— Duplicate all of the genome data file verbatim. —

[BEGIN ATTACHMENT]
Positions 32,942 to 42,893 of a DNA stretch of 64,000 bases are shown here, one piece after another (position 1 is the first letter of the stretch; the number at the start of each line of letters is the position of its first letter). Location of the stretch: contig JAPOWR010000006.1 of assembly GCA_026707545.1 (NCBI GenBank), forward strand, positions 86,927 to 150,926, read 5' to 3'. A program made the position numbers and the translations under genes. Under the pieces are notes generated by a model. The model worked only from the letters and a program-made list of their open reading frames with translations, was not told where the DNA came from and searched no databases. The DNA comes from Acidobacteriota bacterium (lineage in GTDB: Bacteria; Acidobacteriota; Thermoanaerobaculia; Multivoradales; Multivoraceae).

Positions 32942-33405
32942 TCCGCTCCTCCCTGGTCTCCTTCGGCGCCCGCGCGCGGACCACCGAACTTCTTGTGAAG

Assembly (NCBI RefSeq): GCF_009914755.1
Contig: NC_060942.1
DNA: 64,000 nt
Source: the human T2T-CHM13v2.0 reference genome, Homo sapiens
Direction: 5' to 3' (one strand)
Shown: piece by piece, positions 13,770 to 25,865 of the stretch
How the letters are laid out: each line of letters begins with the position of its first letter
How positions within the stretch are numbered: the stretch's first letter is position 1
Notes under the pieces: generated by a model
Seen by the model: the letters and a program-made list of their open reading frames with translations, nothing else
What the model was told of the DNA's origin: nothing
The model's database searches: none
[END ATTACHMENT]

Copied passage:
Positions 32,942 to 42,893 of a DNA stretch of 64,000 bases are shown here, one piece after another (position 1 is the first letter of the stretch; the number at the start of each line of letters is the position of its first letter). Location of the stretch: contig JAPOWR010000006.1 of assembly GCA_026707545.1 (NCBI GenBank), forward strand, positions 86,927 to 150,926, read 5' to 3'. A program made the position numbers and the translations under genes. Under the pieces are notes generated by a model. The model worked only from the letters and a program-made list of their open reading frames with translations, was not told where the DNA came from and searched no databases. The DNA comes from Acidobacteriota bacterium (lineage in GTDB: Bacteria; Acidobacteriota; Thermoanaerobaculia; Multivoradales; Multivoraceae).

Positions 32942-33405
32942 TCCGCTCCTCCCTGGTCTCCTTCGGCGCCCGCGCGCGGACCACCGAACTTCTTGTGAAG

Assembly (NCBI RefSeq): GCF_009914755.1
Contig: NC_060942.1
DNA: 64,000 nt
Source: the human T2T-CHM13v2.0 reference genome, Homo sapiens
Direction: 5' to 3' (one strand)
Shown: piece by piece, positions 13,770 to 25,865 of the stretch
How the letters are laid out: each line of letters begins with the position of its first letter
How positions within the stretch are numbered: the stretch's first letter is position 1
Notes under the pieces: generated by a model
Seen by the model: the letters and a program-made list of their open reading frames with translations, nothing else
What the model was told of the DNA's origin: nothing
The model's database searches: none